Cleaning the house is just as bad as smoking a pack of cigarettes for women

Publish Date
Sunday, 18 February 2018, 2:04PM
Photo / Getty

Photo / Getty

Cleaning the house is as bad for women's lungs as smoking a packet of cigarettes a day, a study has found.

But using cleaning products had no effect on men's lungs, research showed.

Researched assessed the lungs of 6,235 women and men at 22 centres – and then checked on them again over the course of twenty years.

They were asked whether they cleaned their own house, or whether they worked as professional cleaners.

They were also asked how often they used liquid cleaning products and sprays.

The research found that women who cleaned – either around the house as little as once a week or as professional cleaners - had an "accelerated" decline in lung capacity.

The drop in lung function in both groups was comparable to smoking a pack of 20 cigarettes for between 10-20 years, the Daily Mail reports.

The authors warn that cleaning for women "may constitute a risk to respiratory health".

No effect was found on the lungs of men who did the cleaning – either professionally, or just as part of their domestic chores.

The authors – led by researchers at the University of Bergen – said that a variety of potential irritants to the lungs are found in domestic products – including bleach and ammonia.

Participants were asked if they used "sprays, or other cleaning agents". No significant difference was found between using cleaning sprays and cleaning liquids – a surprise to the researchers who expected sprays to have more impact on the lungs.

The authors write: "Women cleaning at home or working as occupational cleaners had accelerated decline in lung function, suggesting that exposures related to cleaning activities may constitute a risk to long-term respiratory health."

Explaining the medical effects on the lungs, the researchers said "low-grade inflammation over many years could possibly lead to persistent damage to the airways, alternatively, persistent damage could result from continued exposure after onset of cleaning-related asthma."

They added that it was well documented that "airway irritants such as ammonia and bleach" (both found in household products such as bleach and toilet cleaner) cause "fibrotic" changes to the lung tissue – scarring of the lungs.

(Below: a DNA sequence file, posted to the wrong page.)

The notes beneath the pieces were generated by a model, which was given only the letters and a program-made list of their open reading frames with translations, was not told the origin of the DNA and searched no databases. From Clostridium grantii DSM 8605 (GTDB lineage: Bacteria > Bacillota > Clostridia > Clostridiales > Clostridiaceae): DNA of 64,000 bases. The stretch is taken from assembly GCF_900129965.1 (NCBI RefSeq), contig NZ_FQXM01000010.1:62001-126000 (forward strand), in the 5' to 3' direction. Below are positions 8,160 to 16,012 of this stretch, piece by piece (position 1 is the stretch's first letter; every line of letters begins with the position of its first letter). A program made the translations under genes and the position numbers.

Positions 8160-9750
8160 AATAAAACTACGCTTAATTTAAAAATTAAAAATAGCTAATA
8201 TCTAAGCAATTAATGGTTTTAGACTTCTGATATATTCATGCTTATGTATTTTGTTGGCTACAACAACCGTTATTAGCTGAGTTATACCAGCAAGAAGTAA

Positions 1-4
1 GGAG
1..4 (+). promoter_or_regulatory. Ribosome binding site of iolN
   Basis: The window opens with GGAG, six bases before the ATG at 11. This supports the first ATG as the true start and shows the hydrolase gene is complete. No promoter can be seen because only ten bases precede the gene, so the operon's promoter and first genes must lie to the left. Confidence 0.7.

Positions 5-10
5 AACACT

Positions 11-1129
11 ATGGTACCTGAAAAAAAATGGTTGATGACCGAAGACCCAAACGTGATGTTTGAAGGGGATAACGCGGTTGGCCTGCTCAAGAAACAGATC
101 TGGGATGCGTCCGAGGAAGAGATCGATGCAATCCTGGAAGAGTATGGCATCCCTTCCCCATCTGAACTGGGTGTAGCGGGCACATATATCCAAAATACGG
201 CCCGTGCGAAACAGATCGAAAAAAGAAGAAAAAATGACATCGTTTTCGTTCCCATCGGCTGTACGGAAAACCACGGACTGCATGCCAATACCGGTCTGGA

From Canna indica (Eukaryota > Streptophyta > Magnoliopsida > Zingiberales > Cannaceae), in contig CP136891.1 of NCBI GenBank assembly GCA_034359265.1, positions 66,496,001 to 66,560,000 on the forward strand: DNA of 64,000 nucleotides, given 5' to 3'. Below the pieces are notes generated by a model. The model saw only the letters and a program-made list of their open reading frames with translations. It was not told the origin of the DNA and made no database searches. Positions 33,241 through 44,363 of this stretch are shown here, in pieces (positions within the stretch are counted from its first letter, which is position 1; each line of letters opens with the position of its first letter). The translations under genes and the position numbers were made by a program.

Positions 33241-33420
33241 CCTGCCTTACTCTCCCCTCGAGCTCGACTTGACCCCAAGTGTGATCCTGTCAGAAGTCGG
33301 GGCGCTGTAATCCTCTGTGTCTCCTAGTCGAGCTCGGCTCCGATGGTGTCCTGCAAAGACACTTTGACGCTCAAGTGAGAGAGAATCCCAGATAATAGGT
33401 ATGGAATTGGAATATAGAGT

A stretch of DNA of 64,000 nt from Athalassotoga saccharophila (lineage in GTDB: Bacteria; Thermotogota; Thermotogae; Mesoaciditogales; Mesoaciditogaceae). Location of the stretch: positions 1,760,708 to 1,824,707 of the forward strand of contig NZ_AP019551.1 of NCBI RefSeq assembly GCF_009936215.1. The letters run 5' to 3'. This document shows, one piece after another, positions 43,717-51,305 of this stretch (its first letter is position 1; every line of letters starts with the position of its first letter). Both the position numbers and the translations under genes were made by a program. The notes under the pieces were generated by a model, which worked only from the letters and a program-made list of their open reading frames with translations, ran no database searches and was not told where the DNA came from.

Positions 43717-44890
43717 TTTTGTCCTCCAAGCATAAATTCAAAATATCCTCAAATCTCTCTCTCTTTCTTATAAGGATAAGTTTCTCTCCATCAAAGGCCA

The cleaning products may both irritate the lungs and cause persistent changes over time.

Dr Cecile Svanes of the University of Bergen, who carried out the study said: "While the short-term effects of cleaning chemicals on asthma are becoming increasingly well documented, we lack knowledge of the long-term impact.

"We feared that such chemicals, by steadily causing a little damage to the airways day after day, year after year, might accelerate the rate of lung function decline that occurs with age."

The researchers suggest that people should use bleach to clean less - as "water and a microfibre cloth" are sufficient for most cleaning tasks.

Researchers at the University of Bergen in Norway based their results on data from 6,235 participants in the European Community Respiratory Health Survey. The participants, whose average age was 34 when they enrolled, were followed for more than 20 years.

In the study, 1,512 men never cleaned the house, compared to just 197 women. Of those who cleaned at home, there were 1,363 men and 2,808 women.

Professional cleaners comprised 57 men and 293 women.

The researchers found that 13.7 per cent of women who cleaned at home developed asthma, compared to 9.6 percent for women who did not clean.

Co-author Oistein Svanes, said the level of impact on cleaning products was seen as surprising at first.

But he added: "However, when you think of inhaling small particles from cleaning agents that are meant for cleaning the floor and not your lungs, maybe it is not so surprising after all."

The authors suggest that the reduction in lung capacity happens because cleaning chemicals irritate the mucous membranes lining the airways, which over time results in persistent changes in the airways.

The study also found that men who cleaned regularly were not affected by using cleaning products.

They suggesetd that this may be because men's lungs are less susceptible to the impact of cleaning chemicals. Previous research has found that male lungs are more resistant to damage from various irritants including tobacco smoke and wood dust.

He added: "The take-home message of this study is that in the long run cleaning chemicals very likely cause rather substantial damage to your lungs". Dr Svanes, a respiratory consultant, added: "These chemicals are usually unnecessary; microfibre cloths and water are more than enough for most purposes," with the exception being cleaning the toilet when bleach may be necessary, he said.

He added that public health officials should strictly regulate cleaning products and encourage producers to develop cleaning agents that cannot be inhaled.

Dr Samantha Walker, Director of Policy and Research at Asthma UK says: "Cleaning products can be toxic for people with asthma as they often contain chemical compounds that can inflame the airways, leaving people prone to an asthma attack.

"It is deeply concerning that this study shows cleaning products can cause long-term lung damage for people with asthma.

"At Asthma UK we'd advise people with the condition who do a lot of cleaning to speak to their GP or nurse about what they can realistically do to reduce the risk of having an asthma attack. This could include using solid or liquid cleaning products instead of sprays, avoiding scented products and ensuring the area where they clean is well-ventilated."

Daily Mail

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